It’s also up to the local council’s discretion whether they give priority to some people, like:

  • Lower income families

  • Essential workers

  • People who already live, or have historically live, in the area

If you think you’re eligible and interested in the First Homes scheme, you can  look for new homes in your area that are advertised by developers as part of the initiative. They will help you to complete the application, then you’ll pay a fee as (which is returned if your application is unsuccessful).

If your application is successful, you’ll follow these steps:

  • Hire a lawyer

  • Apply for your mortgage

  • Be led by the local council in relation to instructions and legal documentation, all of which your conveyancer will help with 

After your mortgage offer comes through and you have a contract set with your developer, your conveyancer will run both past the local council if you can exchange contracts. If it’s accepted by the conveyancer, then you should be able to exchange and complete as is standard.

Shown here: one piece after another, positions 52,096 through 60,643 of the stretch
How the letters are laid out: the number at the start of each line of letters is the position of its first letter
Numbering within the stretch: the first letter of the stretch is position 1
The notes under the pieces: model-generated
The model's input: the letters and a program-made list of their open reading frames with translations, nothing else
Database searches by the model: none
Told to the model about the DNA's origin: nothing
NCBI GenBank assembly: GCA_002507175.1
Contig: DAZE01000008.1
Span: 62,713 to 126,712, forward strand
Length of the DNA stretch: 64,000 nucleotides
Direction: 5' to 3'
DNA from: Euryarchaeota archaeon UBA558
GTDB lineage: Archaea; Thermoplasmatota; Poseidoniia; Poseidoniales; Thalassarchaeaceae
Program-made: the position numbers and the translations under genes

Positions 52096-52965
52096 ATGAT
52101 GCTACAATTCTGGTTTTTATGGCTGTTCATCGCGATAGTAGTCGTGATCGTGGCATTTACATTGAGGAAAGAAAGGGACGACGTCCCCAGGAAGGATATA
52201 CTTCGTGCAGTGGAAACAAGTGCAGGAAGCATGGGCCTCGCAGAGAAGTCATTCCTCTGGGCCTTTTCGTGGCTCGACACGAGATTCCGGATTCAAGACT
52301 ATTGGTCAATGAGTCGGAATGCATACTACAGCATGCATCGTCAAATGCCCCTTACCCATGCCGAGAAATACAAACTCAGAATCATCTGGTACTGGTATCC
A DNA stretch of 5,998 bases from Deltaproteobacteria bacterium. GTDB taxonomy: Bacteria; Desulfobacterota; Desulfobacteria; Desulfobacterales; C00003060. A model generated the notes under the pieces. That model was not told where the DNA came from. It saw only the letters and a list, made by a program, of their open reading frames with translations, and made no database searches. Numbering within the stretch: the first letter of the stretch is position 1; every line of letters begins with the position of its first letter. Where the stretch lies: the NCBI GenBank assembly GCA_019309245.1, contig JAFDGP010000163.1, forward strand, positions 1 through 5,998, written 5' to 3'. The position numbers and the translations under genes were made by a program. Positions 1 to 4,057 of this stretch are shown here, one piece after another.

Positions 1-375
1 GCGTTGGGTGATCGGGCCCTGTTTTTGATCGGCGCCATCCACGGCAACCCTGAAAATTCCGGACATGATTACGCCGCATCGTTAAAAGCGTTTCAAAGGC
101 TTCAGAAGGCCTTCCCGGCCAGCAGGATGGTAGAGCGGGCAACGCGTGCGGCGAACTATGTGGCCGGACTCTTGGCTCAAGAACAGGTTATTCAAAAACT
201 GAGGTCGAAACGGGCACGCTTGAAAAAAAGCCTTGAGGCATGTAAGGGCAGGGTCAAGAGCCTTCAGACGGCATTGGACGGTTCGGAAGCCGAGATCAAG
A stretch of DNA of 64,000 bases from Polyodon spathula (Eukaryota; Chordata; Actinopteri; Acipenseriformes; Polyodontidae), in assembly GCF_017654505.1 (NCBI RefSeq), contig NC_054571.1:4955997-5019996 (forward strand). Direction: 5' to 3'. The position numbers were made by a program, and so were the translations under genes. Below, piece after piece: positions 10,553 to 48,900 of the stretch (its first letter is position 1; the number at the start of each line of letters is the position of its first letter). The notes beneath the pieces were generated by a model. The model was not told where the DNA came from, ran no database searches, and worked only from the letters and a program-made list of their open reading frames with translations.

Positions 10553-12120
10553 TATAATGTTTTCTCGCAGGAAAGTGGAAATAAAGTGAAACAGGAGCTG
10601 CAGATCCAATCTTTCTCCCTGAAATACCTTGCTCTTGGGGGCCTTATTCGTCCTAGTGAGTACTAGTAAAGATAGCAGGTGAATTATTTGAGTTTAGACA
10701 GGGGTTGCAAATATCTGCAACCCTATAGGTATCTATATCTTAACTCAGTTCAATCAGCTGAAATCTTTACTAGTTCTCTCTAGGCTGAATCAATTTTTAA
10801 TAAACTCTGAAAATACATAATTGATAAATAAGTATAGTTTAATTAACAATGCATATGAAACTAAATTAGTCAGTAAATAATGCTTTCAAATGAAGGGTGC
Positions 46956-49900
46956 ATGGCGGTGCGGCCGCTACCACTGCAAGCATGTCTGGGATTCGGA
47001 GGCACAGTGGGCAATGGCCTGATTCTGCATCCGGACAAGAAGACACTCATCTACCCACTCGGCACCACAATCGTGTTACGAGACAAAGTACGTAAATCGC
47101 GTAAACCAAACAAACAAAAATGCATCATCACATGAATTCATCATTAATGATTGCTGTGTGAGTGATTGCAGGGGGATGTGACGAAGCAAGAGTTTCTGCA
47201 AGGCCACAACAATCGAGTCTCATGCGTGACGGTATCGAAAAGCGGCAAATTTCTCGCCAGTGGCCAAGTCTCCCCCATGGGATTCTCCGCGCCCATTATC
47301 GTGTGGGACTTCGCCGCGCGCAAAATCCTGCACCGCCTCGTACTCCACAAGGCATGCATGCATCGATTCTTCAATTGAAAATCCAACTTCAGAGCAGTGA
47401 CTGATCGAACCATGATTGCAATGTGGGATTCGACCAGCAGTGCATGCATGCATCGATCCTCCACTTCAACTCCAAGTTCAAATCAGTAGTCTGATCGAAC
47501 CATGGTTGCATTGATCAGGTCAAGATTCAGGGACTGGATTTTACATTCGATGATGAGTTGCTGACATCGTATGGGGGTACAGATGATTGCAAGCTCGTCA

For more details about buying and selling with the First Homes scheme, as well as letting out and inheritance, you can check out the government website.

Lifetime ISA

A Lifetime ISA (Individual Savings Account) is a type of savings account available in the UK that comes with certain tax benefits. It is designed to help individuals save money for either their first home purchase or for retirement.


To open a Lifetime ISA, you must be a UK resident aged 18 to 39 years old. You can open and contribute to a Lifetime ISA until you reach the age of 50.

Savings Limit

In a Lifetime ISA, you can save up to £4,000 per tax year (April 6 to April 5) either as a lump sum or through multiple contributions.

Government Bonus

The UK government adds a 25% bonus on top of your contributions each tax year. This means if you save the maximum £4,000, you would receive a government bonus of £1,000, making the total savings for the year £5,000.